Tuesday, December 23, 2014

What I saw in the Middle East


I recently returned from a trip to the Middle East that included visits to the Iraqi cities of Baghdad and Erbil. There was some good news out of Iraq recently, as Kurdish fighters – helped by U.S. airstrikes – pushed back ISIS forces around the town of Sinjar. This advance broke ISIS’s siege of Mount Sinjar, where thousands of civilians had fled after ISIS launched a calculated campaign of mass murder. Despite this progress, ISIS’s recent publication of a manual approving the beating and trading of Christian and Jewish sex slaves, alongside harrowing reports of the widespread murder and forced conversion of Christians – including the killing of children – should remind us of the terrible fate that will befall millions if these depraved zealots are not defeated.    

Not many Americans would want to live amid this dangerous war. Yet in Iraq, I met U.S. servicemen and women who are risking their lives to assist the battle against ISIS. I am in awe of their selfless courage. These Americans are spending Christmas there – in a warzone far from friends and family – so that we can celebrate Christmas in safety here.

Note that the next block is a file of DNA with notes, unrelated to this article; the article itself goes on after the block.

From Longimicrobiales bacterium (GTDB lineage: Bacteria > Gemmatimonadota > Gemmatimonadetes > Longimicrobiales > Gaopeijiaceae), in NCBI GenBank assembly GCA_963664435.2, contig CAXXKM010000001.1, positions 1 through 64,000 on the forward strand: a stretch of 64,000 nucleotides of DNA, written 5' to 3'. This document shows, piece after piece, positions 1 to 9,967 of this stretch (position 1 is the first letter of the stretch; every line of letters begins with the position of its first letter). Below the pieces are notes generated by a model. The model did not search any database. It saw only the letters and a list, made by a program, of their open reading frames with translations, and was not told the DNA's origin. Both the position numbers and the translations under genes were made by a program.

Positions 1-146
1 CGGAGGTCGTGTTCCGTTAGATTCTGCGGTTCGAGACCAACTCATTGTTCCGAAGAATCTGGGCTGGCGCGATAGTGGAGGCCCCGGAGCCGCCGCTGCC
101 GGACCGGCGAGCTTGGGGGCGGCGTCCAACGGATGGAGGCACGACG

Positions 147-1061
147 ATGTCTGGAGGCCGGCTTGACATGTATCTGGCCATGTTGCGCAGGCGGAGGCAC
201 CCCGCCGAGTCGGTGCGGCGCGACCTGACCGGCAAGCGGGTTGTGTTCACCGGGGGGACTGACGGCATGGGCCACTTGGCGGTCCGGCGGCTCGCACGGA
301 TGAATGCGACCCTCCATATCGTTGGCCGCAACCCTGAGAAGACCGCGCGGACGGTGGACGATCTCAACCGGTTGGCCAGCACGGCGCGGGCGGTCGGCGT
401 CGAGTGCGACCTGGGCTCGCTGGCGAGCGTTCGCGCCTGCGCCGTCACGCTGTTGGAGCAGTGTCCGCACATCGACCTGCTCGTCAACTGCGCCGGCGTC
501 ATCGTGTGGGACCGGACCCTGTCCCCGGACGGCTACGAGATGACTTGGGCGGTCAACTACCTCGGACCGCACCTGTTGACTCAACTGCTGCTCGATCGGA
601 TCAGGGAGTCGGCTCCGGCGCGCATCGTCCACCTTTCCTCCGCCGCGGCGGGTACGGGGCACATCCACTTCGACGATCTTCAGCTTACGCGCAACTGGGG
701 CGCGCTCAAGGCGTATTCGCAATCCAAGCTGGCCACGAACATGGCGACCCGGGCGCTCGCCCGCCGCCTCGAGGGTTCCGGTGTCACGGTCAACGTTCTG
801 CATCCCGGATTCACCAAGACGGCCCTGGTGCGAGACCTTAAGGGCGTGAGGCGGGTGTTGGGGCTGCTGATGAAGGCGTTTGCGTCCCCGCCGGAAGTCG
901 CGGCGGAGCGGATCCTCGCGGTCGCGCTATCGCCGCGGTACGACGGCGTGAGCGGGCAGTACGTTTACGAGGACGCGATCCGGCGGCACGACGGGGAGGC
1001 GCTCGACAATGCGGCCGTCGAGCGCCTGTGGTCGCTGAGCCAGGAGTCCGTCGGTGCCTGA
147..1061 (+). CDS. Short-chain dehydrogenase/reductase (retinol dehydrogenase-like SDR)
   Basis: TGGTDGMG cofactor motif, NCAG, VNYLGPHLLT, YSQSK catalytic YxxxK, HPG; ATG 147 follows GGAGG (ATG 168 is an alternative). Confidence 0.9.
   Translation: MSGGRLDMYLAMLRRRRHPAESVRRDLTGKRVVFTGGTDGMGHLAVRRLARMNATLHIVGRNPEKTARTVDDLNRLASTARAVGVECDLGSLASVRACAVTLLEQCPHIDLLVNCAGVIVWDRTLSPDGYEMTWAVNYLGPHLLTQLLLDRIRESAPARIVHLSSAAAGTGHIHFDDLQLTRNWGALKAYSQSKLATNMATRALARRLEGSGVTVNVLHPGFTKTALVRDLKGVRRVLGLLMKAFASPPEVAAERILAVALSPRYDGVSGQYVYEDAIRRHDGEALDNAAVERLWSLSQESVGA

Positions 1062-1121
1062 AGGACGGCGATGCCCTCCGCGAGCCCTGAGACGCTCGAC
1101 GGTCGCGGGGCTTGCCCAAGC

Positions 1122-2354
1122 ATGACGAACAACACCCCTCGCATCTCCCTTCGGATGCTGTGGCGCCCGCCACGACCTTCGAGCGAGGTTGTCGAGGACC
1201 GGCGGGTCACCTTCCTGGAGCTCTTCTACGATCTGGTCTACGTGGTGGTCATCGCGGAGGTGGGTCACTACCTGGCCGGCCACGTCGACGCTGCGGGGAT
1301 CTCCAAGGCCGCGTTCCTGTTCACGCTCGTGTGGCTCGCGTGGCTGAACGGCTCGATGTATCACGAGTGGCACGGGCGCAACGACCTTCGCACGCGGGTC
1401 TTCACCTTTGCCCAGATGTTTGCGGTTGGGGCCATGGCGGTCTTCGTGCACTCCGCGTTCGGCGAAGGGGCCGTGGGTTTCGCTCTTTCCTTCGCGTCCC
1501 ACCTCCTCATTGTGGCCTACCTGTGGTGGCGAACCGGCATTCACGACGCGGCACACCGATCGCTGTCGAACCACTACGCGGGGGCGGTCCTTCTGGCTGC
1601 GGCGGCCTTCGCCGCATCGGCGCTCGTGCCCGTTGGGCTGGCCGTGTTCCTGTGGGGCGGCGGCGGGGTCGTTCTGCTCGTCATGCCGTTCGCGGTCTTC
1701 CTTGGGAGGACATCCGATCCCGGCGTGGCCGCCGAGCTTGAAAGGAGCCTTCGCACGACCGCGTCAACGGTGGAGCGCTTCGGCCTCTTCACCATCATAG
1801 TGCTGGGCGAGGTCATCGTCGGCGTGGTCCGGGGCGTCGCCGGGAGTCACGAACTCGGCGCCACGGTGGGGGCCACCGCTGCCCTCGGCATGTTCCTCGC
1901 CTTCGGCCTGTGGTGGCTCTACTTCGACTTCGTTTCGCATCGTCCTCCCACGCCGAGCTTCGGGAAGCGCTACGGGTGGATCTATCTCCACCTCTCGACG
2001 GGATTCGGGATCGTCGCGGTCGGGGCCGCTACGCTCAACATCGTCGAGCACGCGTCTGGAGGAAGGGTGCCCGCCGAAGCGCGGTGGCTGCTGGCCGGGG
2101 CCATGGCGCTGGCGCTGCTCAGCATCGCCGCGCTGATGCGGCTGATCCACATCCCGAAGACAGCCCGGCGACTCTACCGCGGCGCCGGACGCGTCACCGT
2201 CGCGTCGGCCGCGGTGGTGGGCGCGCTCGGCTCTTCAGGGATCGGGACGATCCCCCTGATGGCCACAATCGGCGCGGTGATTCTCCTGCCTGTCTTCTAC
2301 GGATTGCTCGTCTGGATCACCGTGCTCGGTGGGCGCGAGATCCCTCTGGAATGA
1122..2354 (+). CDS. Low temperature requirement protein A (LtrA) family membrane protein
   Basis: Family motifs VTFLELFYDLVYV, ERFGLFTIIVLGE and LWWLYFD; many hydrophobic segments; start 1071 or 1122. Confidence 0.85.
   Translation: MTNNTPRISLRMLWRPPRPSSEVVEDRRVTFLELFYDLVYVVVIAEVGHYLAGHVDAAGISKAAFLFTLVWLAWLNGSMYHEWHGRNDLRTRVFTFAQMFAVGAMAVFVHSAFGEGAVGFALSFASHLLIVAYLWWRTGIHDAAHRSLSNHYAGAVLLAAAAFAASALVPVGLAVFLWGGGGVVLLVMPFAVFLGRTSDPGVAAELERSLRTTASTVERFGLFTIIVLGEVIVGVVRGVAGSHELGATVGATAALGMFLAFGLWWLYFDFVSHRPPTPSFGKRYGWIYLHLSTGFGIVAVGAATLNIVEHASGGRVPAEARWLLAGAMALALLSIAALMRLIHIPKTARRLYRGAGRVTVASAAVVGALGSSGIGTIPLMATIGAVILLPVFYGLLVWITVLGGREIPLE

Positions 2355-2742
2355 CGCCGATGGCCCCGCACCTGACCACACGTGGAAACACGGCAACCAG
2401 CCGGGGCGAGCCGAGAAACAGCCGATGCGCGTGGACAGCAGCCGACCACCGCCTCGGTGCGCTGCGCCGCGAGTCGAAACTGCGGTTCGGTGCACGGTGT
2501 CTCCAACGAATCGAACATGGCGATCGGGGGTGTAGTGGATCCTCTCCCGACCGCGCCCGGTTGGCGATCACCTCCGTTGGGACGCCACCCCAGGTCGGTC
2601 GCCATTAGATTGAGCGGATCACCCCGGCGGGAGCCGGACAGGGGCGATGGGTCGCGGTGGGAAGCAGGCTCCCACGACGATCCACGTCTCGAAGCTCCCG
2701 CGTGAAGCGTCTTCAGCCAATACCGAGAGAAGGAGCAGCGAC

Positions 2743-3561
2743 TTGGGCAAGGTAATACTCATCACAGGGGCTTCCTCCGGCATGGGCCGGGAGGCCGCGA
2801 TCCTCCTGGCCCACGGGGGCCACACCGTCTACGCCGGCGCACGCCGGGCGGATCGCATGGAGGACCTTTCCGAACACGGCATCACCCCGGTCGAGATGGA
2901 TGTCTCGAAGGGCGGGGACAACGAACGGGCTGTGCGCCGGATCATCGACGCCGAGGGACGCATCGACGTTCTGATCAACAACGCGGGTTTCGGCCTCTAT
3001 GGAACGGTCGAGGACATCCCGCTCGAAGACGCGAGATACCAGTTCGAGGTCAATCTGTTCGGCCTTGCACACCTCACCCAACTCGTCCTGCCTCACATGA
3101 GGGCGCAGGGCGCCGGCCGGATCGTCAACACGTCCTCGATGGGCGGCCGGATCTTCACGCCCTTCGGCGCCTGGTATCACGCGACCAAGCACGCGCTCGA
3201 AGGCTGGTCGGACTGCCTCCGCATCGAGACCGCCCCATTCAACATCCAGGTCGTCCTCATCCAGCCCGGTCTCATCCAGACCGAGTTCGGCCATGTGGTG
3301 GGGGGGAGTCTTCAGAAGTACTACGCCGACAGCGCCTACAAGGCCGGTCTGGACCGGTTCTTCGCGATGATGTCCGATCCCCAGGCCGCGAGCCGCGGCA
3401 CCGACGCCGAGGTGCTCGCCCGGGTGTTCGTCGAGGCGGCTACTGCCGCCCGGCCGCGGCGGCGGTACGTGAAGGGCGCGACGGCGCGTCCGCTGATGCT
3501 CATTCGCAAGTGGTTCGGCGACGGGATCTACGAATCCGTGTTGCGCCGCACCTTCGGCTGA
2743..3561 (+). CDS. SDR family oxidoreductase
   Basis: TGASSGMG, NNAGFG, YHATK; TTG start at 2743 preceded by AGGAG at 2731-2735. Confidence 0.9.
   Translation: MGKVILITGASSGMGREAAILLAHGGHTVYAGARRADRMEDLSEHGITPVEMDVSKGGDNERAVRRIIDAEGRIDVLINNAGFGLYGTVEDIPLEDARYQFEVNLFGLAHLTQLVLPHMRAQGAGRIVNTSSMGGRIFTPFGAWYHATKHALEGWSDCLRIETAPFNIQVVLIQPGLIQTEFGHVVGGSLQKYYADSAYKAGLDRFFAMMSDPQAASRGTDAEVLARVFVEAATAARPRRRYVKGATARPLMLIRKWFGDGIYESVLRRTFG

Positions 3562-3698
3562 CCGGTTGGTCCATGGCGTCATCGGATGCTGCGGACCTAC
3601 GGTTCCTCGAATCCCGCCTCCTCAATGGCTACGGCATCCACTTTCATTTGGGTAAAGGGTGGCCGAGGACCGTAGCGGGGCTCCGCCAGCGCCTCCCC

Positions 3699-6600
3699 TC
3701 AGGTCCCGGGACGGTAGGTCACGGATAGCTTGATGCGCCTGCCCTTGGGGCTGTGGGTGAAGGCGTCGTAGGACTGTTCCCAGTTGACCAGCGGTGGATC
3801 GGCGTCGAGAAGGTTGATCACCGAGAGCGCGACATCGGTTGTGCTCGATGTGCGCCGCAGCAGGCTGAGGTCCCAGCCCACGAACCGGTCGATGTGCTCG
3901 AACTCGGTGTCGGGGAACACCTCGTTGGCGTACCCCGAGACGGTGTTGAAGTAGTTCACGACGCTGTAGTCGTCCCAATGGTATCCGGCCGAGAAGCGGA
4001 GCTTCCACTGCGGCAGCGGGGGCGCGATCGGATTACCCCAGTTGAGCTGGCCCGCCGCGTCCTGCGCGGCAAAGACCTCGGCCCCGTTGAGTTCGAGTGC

So I’d like to offer my gratitude and appreciation to military veterans as well as active duty, reserve, and national guard servicemembers, especially those now on deployment, and wish my friends and constituents a Merry Christmas.        

Friday, December 12, 2014

U.S. Senate to Central Valley: “No water for you!”

The House of Representatives this week passed its third bill in three years to alleviate the California water crisis. Based on extensive, bipartisan House-Senate negotiations, the California Emergency Drought Relief Act (H.R. 5781) included numerous Senate demands. The bill did not even strive to permanently solve the crisis, instead proposing measures simply to bring some short-term relief to families and to help farmers get through the upcoming growing season. Nevertheless, the Senate refused to approve even these minimal, temporary actions, just as it declined to act on the previous House water bills. The House was also prepared to pass the measures as part of the Omnibus spending bill, but the effort was killed by Senate opposition.   

Having rejected all our initiatives, the senators should explain their plan for relieving the water crisis. As I argued on the House floor, by the way they’re acting, it’s almost as if they have no plan at all . . .  

Separately, the Nunes Digest is updated here